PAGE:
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Home » Tip Bank » C++
Language: C++
Expertise: Intermediate
Apr 2, 2001

The Lifetime of Temporary Objects


Temporary objects, or unnamed objects, are created as a result of expressions requiring a temporary object or when the user instantiates them explicitly. If the temporary object is not bound to a reference and it isn't used as an initializer of a named object, it is destroyed at the end of the full expression in which it was created. A full expression is one that is not a subexpression of another expression. In other words, the temporary is destroyed when the nearest semicolon is encountered. For example:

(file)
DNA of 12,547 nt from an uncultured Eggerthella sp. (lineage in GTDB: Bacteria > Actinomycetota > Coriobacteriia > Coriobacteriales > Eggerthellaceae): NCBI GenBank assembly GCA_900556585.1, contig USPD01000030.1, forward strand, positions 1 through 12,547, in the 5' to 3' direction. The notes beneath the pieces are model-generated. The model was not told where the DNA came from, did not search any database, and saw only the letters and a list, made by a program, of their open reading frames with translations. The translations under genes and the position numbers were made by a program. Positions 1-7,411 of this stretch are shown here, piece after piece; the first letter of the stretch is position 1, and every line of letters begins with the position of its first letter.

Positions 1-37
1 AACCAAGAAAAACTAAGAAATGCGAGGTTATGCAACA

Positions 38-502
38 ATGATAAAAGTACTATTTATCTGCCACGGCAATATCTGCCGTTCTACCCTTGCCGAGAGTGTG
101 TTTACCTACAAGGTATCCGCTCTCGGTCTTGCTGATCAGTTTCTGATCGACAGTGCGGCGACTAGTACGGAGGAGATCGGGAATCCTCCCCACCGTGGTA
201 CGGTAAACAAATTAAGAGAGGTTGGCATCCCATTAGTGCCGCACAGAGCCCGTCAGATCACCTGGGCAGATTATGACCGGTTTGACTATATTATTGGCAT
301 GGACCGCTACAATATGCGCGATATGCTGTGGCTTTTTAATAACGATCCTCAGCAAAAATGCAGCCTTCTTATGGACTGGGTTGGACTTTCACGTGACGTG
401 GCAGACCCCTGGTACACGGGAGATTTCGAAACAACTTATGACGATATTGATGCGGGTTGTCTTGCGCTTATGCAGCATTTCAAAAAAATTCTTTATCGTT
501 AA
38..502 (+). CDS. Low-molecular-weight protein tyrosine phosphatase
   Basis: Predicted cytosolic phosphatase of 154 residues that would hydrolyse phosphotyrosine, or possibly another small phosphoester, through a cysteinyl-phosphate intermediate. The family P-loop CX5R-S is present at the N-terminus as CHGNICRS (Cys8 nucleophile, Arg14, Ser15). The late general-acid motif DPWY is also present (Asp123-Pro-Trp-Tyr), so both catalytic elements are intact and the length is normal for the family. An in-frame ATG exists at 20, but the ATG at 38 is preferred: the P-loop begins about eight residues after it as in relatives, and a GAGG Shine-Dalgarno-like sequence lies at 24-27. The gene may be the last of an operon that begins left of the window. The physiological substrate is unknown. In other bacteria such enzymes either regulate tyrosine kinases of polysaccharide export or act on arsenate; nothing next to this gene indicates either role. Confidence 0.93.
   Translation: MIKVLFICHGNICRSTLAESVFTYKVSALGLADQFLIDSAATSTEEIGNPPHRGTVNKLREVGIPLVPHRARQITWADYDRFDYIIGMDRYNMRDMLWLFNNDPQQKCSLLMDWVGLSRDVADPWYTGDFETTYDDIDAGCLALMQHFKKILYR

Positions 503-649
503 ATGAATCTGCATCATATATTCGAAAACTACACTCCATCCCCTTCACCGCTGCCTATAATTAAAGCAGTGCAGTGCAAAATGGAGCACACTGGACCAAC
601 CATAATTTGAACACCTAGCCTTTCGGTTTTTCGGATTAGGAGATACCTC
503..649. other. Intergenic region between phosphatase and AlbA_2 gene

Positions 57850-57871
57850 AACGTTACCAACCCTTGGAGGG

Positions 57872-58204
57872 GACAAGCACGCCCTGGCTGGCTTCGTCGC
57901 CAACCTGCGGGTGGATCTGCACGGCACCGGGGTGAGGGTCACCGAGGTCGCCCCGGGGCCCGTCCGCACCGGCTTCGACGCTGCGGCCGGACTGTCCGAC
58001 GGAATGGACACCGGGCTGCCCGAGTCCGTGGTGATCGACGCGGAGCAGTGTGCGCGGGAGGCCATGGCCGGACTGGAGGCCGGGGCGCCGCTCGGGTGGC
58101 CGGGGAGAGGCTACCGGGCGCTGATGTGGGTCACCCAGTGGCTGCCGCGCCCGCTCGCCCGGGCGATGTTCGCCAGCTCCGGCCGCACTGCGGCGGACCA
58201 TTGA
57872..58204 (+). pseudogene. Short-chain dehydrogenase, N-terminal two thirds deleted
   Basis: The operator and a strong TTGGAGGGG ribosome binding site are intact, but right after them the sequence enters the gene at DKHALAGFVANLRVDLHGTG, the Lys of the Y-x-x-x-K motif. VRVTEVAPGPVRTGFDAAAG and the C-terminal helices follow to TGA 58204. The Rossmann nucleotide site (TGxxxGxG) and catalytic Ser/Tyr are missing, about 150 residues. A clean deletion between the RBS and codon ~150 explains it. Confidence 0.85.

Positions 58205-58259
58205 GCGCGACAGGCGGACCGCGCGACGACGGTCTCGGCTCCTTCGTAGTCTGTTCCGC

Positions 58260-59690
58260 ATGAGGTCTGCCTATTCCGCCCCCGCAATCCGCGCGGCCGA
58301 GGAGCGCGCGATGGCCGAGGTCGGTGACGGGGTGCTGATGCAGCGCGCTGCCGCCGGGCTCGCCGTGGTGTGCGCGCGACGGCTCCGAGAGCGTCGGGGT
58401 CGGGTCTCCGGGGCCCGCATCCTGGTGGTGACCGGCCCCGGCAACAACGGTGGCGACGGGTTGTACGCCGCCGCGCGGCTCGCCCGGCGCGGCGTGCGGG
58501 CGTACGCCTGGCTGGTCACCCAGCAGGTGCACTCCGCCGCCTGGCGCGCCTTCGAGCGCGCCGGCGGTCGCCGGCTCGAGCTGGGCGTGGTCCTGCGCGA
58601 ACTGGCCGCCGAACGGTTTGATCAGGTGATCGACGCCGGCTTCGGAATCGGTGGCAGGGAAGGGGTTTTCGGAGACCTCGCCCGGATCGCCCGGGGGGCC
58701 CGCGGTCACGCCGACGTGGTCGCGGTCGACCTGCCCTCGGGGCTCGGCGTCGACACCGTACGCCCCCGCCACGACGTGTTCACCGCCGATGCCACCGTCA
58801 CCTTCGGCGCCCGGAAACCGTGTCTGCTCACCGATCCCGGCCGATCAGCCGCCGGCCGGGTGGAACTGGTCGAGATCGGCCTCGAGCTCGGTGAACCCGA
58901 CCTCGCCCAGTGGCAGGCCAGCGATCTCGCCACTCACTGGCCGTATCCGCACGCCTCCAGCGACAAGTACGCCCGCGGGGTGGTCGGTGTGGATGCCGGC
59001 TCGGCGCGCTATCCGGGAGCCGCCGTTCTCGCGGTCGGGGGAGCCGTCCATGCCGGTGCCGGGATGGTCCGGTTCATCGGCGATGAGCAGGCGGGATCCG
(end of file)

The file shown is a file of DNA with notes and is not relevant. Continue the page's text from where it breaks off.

void func( const string & s);
int main()
{
 func(string()); // create a temp string, pass it to func
}

In the call of func(), the user explicitly creates a temporary string object which is bound to a reference and is passed to func(). It is a safe operation because the temporary string is destroyed only at the end of the full-expression, i.e., when func() has returned. Likewise, the following expression creates a temporary string that is immediately destroyed after the full expression has been evaluated:
 
string s1=
Danny Kalev
 
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